Tuesday, 11 January 2011
Merry Christmas and an Expensive New Year
Now we know about the VAT rise, which I blogged about here, and the New Year increase in fuel duty which have been met with complaint. We know the VAT increase has added just over 2% to some items. The fuel duty perhaps another 1%. So fuel is the biggest riser at about 3%. We also have the general budget cuts which average out at about 5% per annum over the course of the Parliament. Now these numbers are quite small, but of course they must hurt a little and sometimes a lot. I shall not dispute this. I filled up my new grown-up family car yesterday and parted with nearly £100. I nearly cried. I suggested to the cashier that at least Dick Turpin wore a mask, but the blank expression informed me my rapier wit was lost on him. My experience will naturally be dwarved by some people's who are closer to the breadline and more dependent on newly dearer items. However, are these the real culprits behind the New Year's feeling of destitution?
I would say not. As, for example, the employees of the BBC who eat in the corporation's canteen found out these last couple of weeks, sellers all over the country have been hiking prices in the New Year. Perhaps to make up for the loss of profits on all those lovely Christmas sales prices, or just to regain equilibrium after the joyous and giving nature of the festive period, prices have taken a sharp rise. Perhaps they though nobody would notice because the holidays disrupted our thought processes. The BBC example is typical. The BBC canteen has increased prices by up to 25% on some items and on average 12.3%. Look around you, prices are soaring as people use the excuse of VAT or an increase in costs to mask massive price hikes...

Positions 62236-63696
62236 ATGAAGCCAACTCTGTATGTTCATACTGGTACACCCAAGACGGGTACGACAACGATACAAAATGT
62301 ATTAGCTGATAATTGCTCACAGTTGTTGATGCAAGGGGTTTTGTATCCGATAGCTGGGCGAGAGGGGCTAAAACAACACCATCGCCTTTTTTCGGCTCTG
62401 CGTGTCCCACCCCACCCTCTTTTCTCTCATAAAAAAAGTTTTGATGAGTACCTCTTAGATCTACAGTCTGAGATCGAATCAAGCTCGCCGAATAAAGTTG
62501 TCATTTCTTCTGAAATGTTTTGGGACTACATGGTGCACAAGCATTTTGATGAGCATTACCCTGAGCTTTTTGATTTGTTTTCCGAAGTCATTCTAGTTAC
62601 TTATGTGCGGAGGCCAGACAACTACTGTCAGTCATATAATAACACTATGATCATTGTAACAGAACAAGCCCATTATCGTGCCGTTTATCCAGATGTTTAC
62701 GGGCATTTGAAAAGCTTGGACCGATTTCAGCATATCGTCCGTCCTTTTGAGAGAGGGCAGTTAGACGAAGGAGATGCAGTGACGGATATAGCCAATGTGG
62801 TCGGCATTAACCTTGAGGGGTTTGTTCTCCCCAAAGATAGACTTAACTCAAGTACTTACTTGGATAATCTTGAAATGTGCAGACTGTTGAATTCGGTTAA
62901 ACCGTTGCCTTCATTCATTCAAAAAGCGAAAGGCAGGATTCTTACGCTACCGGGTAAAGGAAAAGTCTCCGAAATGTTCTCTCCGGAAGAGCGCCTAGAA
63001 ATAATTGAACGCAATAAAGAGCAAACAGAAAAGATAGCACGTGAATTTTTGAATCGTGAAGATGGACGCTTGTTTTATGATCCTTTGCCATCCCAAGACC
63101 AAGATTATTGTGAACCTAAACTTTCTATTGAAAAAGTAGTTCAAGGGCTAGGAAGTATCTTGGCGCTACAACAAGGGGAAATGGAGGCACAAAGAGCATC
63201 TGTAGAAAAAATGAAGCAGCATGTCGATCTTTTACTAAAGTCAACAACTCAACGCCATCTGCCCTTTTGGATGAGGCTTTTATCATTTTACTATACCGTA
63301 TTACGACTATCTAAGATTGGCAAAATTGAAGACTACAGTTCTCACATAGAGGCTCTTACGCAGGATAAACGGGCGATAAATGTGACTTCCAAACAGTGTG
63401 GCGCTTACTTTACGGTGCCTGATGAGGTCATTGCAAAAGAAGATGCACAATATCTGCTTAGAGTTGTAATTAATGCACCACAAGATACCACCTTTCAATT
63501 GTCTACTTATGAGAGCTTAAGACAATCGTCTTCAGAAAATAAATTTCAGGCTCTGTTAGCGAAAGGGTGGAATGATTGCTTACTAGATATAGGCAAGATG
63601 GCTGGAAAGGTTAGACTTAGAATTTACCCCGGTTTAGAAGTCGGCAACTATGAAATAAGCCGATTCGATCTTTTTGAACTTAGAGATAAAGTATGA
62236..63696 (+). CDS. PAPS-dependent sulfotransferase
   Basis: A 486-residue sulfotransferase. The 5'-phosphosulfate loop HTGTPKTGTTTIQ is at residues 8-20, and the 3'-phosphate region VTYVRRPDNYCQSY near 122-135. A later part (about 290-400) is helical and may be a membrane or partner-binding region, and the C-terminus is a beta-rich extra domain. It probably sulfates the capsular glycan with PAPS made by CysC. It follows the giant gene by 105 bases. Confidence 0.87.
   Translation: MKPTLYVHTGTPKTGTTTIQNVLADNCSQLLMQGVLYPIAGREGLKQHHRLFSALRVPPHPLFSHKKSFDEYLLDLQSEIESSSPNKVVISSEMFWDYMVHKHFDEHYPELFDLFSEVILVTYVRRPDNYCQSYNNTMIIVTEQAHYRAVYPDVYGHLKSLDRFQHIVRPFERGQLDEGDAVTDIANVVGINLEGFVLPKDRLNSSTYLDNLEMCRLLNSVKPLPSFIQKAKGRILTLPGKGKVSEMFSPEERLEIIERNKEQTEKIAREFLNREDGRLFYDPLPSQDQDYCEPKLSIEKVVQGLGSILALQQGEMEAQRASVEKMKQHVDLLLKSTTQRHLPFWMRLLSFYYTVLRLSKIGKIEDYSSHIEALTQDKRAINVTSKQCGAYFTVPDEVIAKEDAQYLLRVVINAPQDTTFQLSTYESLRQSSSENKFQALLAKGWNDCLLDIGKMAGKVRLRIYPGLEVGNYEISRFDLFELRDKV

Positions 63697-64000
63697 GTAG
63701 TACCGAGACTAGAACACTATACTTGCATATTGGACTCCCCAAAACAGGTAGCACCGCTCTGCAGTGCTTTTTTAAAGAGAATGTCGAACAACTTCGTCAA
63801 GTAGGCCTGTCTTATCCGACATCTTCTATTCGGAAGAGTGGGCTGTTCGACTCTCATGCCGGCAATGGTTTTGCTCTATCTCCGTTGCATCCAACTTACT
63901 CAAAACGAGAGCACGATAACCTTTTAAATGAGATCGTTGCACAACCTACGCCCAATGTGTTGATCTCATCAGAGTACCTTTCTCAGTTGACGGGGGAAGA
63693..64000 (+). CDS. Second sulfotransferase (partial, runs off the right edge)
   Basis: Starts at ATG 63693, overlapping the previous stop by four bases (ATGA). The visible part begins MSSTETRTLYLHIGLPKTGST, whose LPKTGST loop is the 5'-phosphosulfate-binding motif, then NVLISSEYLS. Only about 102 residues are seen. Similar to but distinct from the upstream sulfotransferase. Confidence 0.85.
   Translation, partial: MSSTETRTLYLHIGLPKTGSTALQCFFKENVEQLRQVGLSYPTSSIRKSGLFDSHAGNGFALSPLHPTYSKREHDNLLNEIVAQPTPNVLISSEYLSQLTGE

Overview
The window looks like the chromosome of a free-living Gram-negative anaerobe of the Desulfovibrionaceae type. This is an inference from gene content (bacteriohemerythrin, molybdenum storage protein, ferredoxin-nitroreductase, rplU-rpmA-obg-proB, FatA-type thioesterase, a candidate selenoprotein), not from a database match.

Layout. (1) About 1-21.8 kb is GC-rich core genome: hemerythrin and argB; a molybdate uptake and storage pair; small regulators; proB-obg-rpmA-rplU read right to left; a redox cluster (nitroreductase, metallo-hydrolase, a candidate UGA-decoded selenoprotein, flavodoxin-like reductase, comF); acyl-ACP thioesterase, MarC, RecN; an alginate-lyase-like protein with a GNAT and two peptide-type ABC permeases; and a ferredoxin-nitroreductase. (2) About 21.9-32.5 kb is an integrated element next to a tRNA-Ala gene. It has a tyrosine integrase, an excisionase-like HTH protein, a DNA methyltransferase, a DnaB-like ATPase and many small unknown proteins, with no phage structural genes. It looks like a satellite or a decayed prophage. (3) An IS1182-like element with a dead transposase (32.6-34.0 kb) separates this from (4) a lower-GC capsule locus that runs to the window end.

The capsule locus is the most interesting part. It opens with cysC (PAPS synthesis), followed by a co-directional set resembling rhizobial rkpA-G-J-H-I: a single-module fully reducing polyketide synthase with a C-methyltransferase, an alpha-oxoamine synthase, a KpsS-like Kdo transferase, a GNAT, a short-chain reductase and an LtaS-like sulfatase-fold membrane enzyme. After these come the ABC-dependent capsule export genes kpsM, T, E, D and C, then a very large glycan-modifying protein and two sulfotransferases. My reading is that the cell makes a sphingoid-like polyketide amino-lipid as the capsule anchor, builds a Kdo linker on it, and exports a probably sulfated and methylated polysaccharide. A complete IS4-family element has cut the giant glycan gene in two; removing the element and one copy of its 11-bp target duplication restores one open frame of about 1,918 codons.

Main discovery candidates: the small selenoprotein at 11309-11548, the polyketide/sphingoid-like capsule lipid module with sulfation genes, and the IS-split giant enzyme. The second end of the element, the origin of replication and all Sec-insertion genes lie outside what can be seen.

O2 text message - up 20%
T Mobile text message - up 10%
Fitness First membership - up 25%
London Congestion Charge - up 25% (after a 60% rise a few years back)
Most of those were all nabbed from the Torygraph, but just check your bills for more examples - train fares (despite terrible service), energy bills, food prices, you name it. In particular it is the smaller items where this rounding up is more prevalent. One can quite easily add 2 or 4% to £1000. It's harder to do it to 10p, so screw it, make it 20%, what's 2p in total between friends? A bucketload when multiplied by the number of texts and users.
So, remember when you hear people complaining about a 2% VAT-induced rise or budget cuts, that that's not the full story; it's just the one that is easiest to score political points with, because it is the one the Government control. Next time you feel the need to lash out at the forces making you poorer, think perhaps of the energy giants increasing prices to boost bumper profits rather than a Government trying to repay someone else's debt to stop a nation going bankrupt.